Figure 3: Comparison of B-oxidation in peroxisomes and the mitrochondria. There are two main differences: Firstly during the first oxidative step electrons pass directly to o2 and secondly the NADH produced in the second reaction is not reoxidised, taken form Nelson and Cox 2008.
Oxidation of unsaturated fatty acids
The oxidation of unsaturated fats utilises a slightly different metabolic pathway. These unsaturated fats have a high monounsaccarhide content with a cis configured double bond ( William et al 2009). The double bonds present in unsaturated fatty acids cannot be acted upon by enoyl-CoA hydratase which catalyses the addition of H20 to the trans double bond of âˆ†2-enoyl-CoA and so, as shown in figure 4, an extra isomerise enzyme is required to shift the double bond; this generates a trans-isomer which can then continue down the main pathway of fat degragation (Nelson and cox 2008). Polyunsaturated fatty acids require a second enzyme named 2,4-dienoyl CoA reductase which forms a cis-âˆ†3-enoyl CoA which is converted by an isomerise enzyme so that it can continue down the main metabolic pathway (Hames and Hooper 2005).
Figure 4: The oxidation of a diunsaturated fatty acid named linoleoyl CoA, taken fron Berg et al 2007.
Oxidation of odd-chain fatty acids
Odd numbered fatty acid chains, although rare in abundance, are also oxidised by β-oxidation, the difference being that in the last pass through the β-oxidation cycle the resultant substrate is a fatty acyl-CoA with a five carbon fatty acid; This is then cleaved and oxidised to form acetyl CoA and propionyl-CoA (Nelson and Cox 2008). Propionyl-CoA is then converted to succinyl CoA as shown by figure 5, which, along with the acetyl CoA, then enters the critic acid cycle for further oxidation (Berg et al 2007).
Figure 5: Propionyl CoA is a generated from the oxidation of fatty acids with odd numbered carbon chains, it is convereted to succinyl CoA before entering the citric acid cycle, taken from Berg et al 2007.
Inborn errors of lipid metabolism.
Inborn errors of mitochondrial fatty acid oxidation result from mutations in the genes coding for the enzymes involved in FAO, figure 6 represents some of many inborn errors of FAO that have identified as of present. They have become increasingly identified and thought of as an important class of neurometabolic diseases, with severe clinical consequences such as cardiomyopathy, liver dysfunction, metabolic acidosis and hypoglycaemic seizures ( Kompare et.al 2008). The presence of unique biochemical markers and technological advances in clinical application of mass spectrometry, newborn screening and molecular genetics has been crucial for the development of a timely diagnosis (Kompare et al 2008). Individual enzymatic defects in FAO are rare however collectively common as a consequence of the large variety of different enzymes involved in FAO, table 1 represents the variety of enzymes that are involved in FAO and whether they have an associated metabolic disorder.(Kompare et. al 2008). In order to give an in depth understanding of just how these disorders biochemically are deficient and the consequences that result from them, Medium Chain Acyl-Coenzyme A Dehydrogenase (MCAD) deficiency will be used as an exemplar (Mckinny et.al 2004).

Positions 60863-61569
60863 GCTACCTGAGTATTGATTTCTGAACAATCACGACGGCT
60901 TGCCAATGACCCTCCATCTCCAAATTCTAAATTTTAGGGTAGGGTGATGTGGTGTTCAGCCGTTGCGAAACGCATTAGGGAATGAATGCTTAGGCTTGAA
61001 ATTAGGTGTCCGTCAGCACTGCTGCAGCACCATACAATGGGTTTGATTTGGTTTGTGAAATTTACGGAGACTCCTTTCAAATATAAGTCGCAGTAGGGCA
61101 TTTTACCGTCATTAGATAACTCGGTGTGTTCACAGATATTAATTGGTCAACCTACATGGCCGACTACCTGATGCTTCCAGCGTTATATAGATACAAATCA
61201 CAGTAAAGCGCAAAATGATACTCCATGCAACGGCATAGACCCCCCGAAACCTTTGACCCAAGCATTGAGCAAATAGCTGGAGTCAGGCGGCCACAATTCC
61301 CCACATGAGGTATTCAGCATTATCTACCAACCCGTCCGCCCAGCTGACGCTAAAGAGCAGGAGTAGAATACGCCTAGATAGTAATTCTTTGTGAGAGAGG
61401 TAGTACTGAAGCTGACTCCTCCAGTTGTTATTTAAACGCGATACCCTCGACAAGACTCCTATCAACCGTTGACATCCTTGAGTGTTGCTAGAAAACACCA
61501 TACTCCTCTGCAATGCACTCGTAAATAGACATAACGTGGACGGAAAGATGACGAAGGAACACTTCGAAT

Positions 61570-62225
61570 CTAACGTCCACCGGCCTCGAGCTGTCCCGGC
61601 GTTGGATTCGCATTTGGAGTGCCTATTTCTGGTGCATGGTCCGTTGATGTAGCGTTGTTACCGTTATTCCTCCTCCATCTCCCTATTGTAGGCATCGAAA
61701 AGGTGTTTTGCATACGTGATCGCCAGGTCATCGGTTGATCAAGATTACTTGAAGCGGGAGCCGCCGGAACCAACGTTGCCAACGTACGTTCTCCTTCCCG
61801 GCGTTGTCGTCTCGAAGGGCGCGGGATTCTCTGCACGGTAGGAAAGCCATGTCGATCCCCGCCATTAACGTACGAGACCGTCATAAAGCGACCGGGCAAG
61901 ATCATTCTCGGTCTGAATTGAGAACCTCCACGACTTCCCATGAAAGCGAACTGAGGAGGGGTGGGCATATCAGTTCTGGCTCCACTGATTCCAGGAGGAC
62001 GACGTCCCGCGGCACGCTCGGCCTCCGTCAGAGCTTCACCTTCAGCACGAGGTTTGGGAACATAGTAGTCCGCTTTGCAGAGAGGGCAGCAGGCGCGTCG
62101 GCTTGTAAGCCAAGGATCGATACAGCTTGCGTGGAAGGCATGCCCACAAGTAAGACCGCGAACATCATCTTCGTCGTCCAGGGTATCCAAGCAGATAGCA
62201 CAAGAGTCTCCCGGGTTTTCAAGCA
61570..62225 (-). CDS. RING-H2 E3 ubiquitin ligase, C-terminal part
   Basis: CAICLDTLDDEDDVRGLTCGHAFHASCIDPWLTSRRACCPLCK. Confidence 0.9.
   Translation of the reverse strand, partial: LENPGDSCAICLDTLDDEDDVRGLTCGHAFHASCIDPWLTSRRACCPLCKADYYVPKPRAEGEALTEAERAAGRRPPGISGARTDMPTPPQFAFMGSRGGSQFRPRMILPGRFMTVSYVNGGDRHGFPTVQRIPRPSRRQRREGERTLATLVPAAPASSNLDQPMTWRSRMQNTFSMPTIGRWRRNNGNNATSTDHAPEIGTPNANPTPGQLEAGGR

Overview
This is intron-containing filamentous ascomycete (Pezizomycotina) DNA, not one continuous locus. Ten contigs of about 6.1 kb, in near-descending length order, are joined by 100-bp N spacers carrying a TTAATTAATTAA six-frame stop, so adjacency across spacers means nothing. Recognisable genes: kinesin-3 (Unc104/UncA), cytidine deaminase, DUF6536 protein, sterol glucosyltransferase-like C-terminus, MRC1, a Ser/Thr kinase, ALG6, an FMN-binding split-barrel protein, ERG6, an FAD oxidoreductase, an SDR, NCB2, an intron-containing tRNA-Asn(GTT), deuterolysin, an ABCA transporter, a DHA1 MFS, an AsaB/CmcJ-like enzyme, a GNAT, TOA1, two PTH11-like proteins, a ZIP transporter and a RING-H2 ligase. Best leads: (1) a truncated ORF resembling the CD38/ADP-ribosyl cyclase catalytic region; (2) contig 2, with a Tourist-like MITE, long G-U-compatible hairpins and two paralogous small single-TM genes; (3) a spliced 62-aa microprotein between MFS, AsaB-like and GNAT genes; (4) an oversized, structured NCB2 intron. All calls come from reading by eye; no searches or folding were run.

Figure 6: A timeline to show the discovary of the many different metabolic disorders of fatty acid oxidation. CPTII: carnitine palmitoyltransferase II deficiency, CAT: carnitine transporter deficieny, MAD (GAII): multiple acyl-CoA dehydrogenation deficiency, CTPI: carnitine palmitoyltransferase I deficiency, RR-MAD: riboflavin multiple acyl-CoA dehydrogenation disorder, SCAD: short-chain acyl-CoA dehydrogenase deficiency, LCHAD: lon-chain 3-hydroxyacyl-CoA dehydrogenase deficiency, MTP: MTP deficiency, CACT: carnitine/acylcarnitine translocase deficiency, VLCAD:very long chain acyl-CoA dehydrogenase deficiency, SCKAT: short chain 3-oxoacyl-CoA thiolase deficiency, FATP: fatty acid transport protein deficiency, SCHAD: short chain 3-hydroxyacyl-CoA dehydrogenase deficiency and ACAD9: long chain acyl CoA dehydrogenase deficiency, taken from Gregerson et al 2008.
Enzymes involved in mitrochondrial fatty acid oxidation.
Fatty acid transport and activation
Fatty acid transporter(s) (Plasma membrane)
Acyl CoA synthetase(s)
Plasma membrane carnitine transporter
Very long chain ACD (membrane)
Long chain 3-hydroxyacyl- CoA dehydrogenase
Crotonase (short chain 2-enoyl-CoA hydratase
Short chain 3-ketoacyl-CoA thiolase
Medium chain 3-ketoacyl-CoA thiolase
Table 1: Some of the many enzymes involved in fatty acid oxidation showing that the majority have associated metabolic disorders, taken and adapted from Vockley and Whiteman 2001.
Medium Chain Acyl Dehydrogenase Defciency